I’m not an educator, but my job sometimes requires me to step into classrooms, make calls to the Department of Education and Early Development, and attend meetings of the education committee for the Governor’s Council on Disabilities and Special Education. I try to work with educators for positive outcomes, but I also often find myself on the other end of the table from school administrators who are proposing that parents of students with disabilities accept special education plans that don’t fully meet the needs of their students.
While special education plans are supposed to be driven by the student’s individual need rather than cost, the uncomfortable topic of funding always lurks below the surface of any discussion about what services a school is willing to provide. There is a reason for this (even if it is not appropriate in the context of special education). If I asked you to picture an educator, it would be more accurate for you to picture someone who drives a 30-year-old car held together by duct tape than to picture one of those crusty university elites that pundits would have you watch out for.
Gov. Mike Dunleavy’s proposed budget would cut $310 million from the state Department of Education and Early Development. Separately, it would also cut $134 million from the University of Alaska. This would be devastating for the children with disabilities that I represent. It would also be devastating to the educators that I advocate and sometimes disagree with.
Alaska’s geographic size and spread-out population creates many unique challenges. Educating children in Alaska faces many of the same challenges. Just as a teacher in a classroom must balance between time spent helping advanced learners excel while also helping the struggling students understand the curriculum, the state of Alaska has to balance considerations about the needs of students in school districts in population hubs, such as the Anchorage School District or Mat-Su School District, with the need to provide access to an education for students in rural districts like the Northwest Arctic Borough School District or the Alaska Gateway School District.
The most recent state education rankings by the U.S. News and World Report rank Alaska at 40th out of the 50 states. But the news isn’t all bad. According to Education Week, graduation rates in Alaska improved by more than 10 percent between the 2010-2011 school year and the 2016-2017 school year. Despite the very real challenges that exist, there is room for continued progress. This progress is put at risk by the reckless budget cuts that the Dunleavy administration proposes.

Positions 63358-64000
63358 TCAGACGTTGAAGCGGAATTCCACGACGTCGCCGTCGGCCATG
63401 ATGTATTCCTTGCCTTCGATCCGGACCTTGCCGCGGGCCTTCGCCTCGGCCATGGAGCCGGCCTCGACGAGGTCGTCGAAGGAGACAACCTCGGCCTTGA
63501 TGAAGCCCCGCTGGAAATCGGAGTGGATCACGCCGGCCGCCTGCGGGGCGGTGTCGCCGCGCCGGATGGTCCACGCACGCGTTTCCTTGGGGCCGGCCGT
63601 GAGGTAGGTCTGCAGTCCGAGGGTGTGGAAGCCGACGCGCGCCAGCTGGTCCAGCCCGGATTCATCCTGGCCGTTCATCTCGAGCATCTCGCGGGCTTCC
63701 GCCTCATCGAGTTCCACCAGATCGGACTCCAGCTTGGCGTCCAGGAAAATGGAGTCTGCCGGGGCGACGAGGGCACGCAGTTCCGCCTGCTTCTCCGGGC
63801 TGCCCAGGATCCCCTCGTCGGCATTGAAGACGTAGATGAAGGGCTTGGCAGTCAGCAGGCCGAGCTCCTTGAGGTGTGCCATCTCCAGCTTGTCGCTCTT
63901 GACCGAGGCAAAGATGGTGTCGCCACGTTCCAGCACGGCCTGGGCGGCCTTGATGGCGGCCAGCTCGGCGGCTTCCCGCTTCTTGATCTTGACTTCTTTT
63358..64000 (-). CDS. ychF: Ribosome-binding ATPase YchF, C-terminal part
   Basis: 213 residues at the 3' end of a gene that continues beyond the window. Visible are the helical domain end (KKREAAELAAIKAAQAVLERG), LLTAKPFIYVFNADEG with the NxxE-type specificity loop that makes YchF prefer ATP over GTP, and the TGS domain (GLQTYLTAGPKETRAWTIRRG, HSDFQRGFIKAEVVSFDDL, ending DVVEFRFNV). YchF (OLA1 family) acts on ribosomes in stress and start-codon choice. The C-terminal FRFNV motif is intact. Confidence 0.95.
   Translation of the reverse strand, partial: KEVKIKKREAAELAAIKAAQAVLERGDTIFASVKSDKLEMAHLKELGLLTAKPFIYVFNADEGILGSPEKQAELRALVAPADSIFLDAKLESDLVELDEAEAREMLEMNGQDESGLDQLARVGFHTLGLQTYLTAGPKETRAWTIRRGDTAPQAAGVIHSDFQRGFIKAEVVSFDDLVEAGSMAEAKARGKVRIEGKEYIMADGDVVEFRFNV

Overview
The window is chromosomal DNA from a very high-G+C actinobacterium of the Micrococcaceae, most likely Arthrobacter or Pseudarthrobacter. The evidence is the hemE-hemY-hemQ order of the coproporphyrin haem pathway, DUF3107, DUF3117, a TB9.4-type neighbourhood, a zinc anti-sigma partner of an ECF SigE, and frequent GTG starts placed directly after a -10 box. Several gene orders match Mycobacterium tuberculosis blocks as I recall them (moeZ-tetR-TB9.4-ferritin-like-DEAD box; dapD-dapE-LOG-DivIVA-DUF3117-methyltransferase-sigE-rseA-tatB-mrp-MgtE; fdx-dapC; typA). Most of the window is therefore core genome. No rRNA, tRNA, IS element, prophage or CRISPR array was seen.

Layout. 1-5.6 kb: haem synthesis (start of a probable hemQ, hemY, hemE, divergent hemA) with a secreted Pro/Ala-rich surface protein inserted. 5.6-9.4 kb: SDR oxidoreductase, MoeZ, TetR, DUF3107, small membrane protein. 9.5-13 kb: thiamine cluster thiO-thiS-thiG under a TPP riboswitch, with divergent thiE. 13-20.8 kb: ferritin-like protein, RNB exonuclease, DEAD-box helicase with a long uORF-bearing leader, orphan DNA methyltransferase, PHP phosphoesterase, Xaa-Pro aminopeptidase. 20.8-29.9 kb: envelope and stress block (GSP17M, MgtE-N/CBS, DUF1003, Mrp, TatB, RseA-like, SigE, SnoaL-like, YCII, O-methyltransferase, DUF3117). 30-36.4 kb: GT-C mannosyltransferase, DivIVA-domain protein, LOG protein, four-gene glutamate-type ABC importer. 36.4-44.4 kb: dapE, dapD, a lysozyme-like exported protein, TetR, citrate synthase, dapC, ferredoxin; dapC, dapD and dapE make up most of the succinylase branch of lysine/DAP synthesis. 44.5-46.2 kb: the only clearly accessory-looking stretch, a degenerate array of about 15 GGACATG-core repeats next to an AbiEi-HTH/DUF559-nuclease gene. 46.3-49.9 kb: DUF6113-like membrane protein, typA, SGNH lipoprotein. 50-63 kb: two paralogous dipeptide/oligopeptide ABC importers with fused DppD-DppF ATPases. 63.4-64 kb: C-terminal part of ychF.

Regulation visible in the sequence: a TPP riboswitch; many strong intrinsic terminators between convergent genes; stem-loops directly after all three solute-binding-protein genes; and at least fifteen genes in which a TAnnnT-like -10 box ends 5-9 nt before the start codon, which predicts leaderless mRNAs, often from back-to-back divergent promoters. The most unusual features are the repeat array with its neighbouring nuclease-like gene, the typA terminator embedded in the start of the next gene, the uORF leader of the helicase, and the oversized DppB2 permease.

Gov. Dunleavy touted his experience as a school superintendent during the campaign, but he proposes a budget that would create a lost generation of Alaska students. The educational opportunities available to the children I represent will be curtailed. Many of them will be forced into larger classrooms as there will be fewer teachers to teach the same number of students. Larger class sizes can have a negative effect on students in general. However, for students with disabilities that have individualized education needs, this negative effect will be compounded.
Additionally, meetings where school administrators have to dance around the topic of funding as they discuss the lower level of services they are willing to provide will become more common. They’ll need to get creative with where they make up for a $310 million shortfall, and that will fall on special education, even if they can’t talk about it at meetings. These budget cuts will harm more than just the students I represent.
Educators who are dismissed because of budget cuts will create a large pool of unemployed people in a specialized profession that suddenly has very few openings. Many of them are likely to leave Alaska to find new jobs, a phenomenon known as “brain drain.” The brain drain won’t stop with the educators, though. Graduating high-schoolers will be more likely to look Outside for college after the University of Alaska takes the 40 percent budget hit that the Dunleavy administration has aimed at it. After they leave, they will need opportunities in Alaska to bring them back.
Legislators should reject the Dunleavy budget proposal. We as community members can contact our local legislators and encourage them to do so. When we fail to place value on education, we are failing to place value on the entire Alaska community.
Chad Hansen is a staff attorney with the Disability Law Center of Alaska. The views expressed in this commentary are his own and do not represent those of the Disability Law Center. He lives in Anchorage with his family.
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